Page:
Even if commissions are not uncoupled, Ketchmark’s lawsuit is likely to lead to higher home prices regardless. Unfortunately, this lawsuit is likely to increase the cost of doing business for real estate agents, who must now spend additional money to protect themselves and their business from legal problems, and these costs will ultimately be passed on to buyers. 

Related reading: How the NAR Class Action Commission Lawsuit Has Fundamentally Changed the Real Estate Industry  

The Truth About Contingency Pay 

The truth is, real estate agents don’t actually make a lot of profit with their commissions, once it’s divided among all parties. In fact, if you were to compare real estate commissions to an attorney’s contingency fees, you might be a little surprised.  

Related reading: The Commission Breakdown: How Much Real Estate Agents Really Make  

We decided to look into the New York City Bar Association’s website and found their outline for contingency fees for lawyers. In the example of a personal injury case, the lawyer doesn’t charge upfront or by the hour; their payment is contingent upon the client recovering for their injuries. In these Antitrust lawsuits, the burden for the plaintiffs is demonstrating that the real estate industry caused harm to their client and justifying the amount sought for those injuries. 

Further exploration on the American Bar Association‘s stance revealed that customary recovery rates typically fall within the range of 33-40%. This range is consistent across various bar association websites (we know because we checked). Interestingly, while this contingency rate seems standardized, these associations claim it doesn’t breach antitrust laws or constitute collusion in attorney fees, unlike the alleged commission rate collusion for real estate agents.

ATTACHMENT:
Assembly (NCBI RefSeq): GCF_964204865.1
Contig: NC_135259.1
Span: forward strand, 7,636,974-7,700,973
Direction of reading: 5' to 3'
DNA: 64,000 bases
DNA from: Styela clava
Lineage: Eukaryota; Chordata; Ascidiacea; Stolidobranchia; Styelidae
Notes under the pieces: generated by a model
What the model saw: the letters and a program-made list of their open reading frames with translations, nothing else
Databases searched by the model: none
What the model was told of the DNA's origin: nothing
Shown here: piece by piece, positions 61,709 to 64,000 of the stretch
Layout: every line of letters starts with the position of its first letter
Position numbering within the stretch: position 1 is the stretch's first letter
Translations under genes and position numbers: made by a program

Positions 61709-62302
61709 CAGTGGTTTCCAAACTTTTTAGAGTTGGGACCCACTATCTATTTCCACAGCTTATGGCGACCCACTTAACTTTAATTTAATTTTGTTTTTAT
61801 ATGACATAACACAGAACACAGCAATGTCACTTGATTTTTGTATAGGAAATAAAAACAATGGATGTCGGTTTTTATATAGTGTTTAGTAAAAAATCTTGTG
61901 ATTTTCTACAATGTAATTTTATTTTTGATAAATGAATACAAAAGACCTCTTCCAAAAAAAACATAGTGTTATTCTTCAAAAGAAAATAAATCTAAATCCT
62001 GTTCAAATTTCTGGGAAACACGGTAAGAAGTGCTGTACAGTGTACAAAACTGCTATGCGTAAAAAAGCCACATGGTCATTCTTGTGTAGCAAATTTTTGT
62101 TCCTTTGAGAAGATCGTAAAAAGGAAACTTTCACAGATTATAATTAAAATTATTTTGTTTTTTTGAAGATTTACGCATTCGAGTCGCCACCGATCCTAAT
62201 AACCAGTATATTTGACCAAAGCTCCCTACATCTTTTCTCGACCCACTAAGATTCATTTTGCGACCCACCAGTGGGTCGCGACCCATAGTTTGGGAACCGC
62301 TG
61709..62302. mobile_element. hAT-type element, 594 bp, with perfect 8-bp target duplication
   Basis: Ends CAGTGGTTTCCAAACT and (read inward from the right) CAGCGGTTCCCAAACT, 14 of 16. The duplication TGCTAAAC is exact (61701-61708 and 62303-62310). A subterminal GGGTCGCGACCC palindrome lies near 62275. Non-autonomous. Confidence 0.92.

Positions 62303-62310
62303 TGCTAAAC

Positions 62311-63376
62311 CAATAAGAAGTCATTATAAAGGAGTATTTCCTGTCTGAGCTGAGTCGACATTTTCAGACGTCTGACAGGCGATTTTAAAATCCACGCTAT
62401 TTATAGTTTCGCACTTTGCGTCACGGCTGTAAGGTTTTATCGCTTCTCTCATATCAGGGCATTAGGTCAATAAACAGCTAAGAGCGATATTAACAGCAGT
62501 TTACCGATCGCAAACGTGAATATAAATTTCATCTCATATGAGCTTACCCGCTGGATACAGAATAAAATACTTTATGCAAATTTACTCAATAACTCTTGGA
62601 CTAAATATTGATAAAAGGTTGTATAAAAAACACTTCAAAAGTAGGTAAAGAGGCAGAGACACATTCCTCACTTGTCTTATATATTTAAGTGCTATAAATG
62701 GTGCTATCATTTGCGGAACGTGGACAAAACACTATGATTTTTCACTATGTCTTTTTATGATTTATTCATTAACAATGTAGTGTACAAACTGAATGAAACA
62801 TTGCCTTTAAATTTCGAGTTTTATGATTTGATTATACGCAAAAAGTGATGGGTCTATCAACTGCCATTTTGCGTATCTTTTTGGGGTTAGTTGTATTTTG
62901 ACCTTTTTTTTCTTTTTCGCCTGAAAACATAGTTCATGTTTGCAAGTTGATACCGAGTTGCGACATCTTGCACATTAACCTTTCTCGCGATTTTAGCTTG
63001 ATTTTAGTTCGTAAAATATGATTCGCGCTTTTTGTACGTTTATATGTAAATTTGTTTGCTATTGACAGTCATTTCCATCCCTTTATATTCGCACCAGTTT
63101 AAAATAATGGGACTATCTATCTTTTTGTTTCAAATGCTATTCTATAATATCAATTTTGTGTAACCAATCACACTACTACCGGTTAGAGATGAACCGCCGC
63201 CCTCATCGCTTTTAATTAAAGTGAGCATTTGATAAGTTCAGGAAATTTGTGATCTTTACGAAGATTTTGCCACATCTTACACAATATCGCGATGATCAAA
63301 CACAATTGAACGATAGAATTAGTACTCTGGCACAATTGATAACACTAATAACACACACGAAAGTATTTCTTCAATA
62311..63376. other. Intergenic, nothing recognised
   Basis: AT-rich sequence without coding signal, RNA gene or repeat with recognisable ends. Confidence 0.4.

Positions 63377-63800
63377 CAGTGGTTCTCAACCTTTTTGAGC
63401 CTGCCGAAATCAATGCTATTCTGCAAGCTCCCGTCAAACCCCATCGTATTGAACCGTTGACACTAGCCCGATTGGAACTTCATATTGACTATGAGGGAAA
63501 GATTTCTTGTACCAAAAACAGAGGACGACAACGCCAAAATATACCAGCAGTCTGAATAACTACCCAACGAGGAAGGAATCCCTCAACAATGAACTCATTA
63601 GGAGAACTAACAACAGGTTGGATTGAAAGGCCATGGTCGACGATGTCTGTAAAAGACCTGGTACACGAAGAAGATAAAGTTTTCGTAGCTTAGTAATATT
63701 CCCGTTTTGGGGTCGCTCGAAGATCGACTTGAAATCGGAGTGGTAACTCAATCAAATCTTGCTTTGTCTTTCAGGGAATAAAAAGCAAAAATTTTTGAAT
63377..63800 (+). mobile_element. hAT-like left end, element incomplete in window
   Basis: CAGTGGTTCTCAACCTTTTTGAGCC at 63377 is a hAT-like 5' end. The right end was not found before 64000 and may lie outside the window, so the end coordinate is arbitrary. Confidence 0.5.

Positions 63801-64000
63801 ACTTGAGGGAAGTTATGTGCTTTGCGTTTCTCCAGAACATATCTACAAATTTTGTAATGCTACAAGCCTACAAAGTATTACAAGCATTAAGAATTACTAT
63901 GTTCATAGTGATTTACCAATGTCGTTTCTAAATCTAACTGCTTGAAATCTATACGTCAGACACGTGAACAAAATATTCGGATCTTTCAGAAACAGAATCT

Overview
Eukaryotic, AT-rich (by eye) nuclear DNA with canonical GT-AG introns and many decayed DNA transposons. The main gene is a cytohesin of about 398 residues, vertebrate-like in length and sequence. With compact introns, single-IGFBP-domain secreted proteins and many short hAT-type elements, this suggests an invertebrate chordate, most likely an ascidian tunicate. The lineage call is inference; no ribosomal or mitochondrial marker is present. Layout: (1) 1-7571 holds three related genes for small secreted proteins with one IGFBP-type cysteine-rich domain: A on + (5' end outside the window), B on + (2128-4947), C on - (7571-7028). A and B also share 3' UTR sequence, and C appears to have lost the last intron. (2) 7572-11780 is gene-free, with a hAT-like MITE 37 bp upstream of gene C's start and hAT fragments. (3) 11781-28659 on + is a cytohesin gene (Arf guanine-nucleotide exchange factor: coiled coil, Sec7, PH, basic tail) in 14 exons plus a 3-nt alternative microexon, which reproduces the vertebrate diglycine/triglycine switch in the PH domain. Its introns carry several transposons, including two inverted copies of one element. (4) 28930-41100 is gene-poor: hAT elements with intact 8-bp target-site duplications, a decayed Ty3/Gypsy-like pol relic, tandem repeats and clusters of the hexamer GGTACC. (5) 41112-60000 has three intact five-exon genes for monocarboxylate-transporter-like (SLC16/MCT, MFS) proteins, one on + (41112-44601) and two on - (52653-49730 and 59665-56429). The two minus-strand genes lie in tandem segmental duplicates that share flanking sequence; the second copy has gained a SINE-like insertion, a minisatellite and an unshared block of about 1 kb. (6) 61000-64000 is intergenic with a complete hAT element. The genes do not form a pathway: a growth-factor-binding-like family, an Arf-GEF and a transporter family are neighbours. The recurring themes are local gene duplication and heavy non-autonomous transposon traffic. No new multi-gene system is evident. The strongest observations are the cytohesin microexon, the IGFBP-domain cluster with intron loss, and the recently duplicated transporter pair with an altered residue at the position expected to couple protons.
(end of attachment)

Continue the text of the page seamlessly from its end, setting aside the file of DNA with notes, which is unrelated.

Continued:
Let’s look at an example: 

If an agent negotiates a 3% commission rate and the price of the home is $500,000, they walk away with $15,000. That covers their time, efforts, marketing costs, brokers and association fees, and feeds their family. In this particular lawsuit, the plaintiffs won $1.78 billion dollars, and their lawyers walked away with a minimum of $587 million dollars if their going rate was 33%. The plaintiffs (approximately 260,000), on the other hand, will likely only see a tiny fraction of that, perhaps only a few thousand dollars, though this number has yet to be confirmed. 

Related reading: Pot, Meet Kettle: Are Attorneys Breaking Antitrust Laws?  

Home buyers should be aware of the potential consequences of Ketchmark’s lawsuit before they support it. They should also be aware of the fact that Ketchmark has a long history of suing large corporations, and he has made millions (soon to be billions) of dollars in settlements and verdicts. The worst part is the damage that he is inflicting on the real estate industry as a whole, damaging trust in agents, brokers, and the industry alike, and all for a profit. 

When you look at the numbers, it’s clear that Michael Ketchmark’s lawsuit against the NAR is a classic case of putting profits over people. In fact, the day after this first ruling came down, he filed yet another lawsuit against another group of brokers. Is Mr. Ketchmark is more interested in making money for himself than in helping home buyers? It certainly seems that way. 

COMMISSION DISCLAIMER: The commission examples provided are for illustration only and do not represent actual rates. Real estate commissions are negotiable and not set by law. Professionals should independently determine appropriate commissions based on services provided and their marketplace. Professionals have sole responsibility for transparently communicating their fee structures to clients in compliance with applicable laws and regulations. These examples do not constitute financial, legal or real estate advice.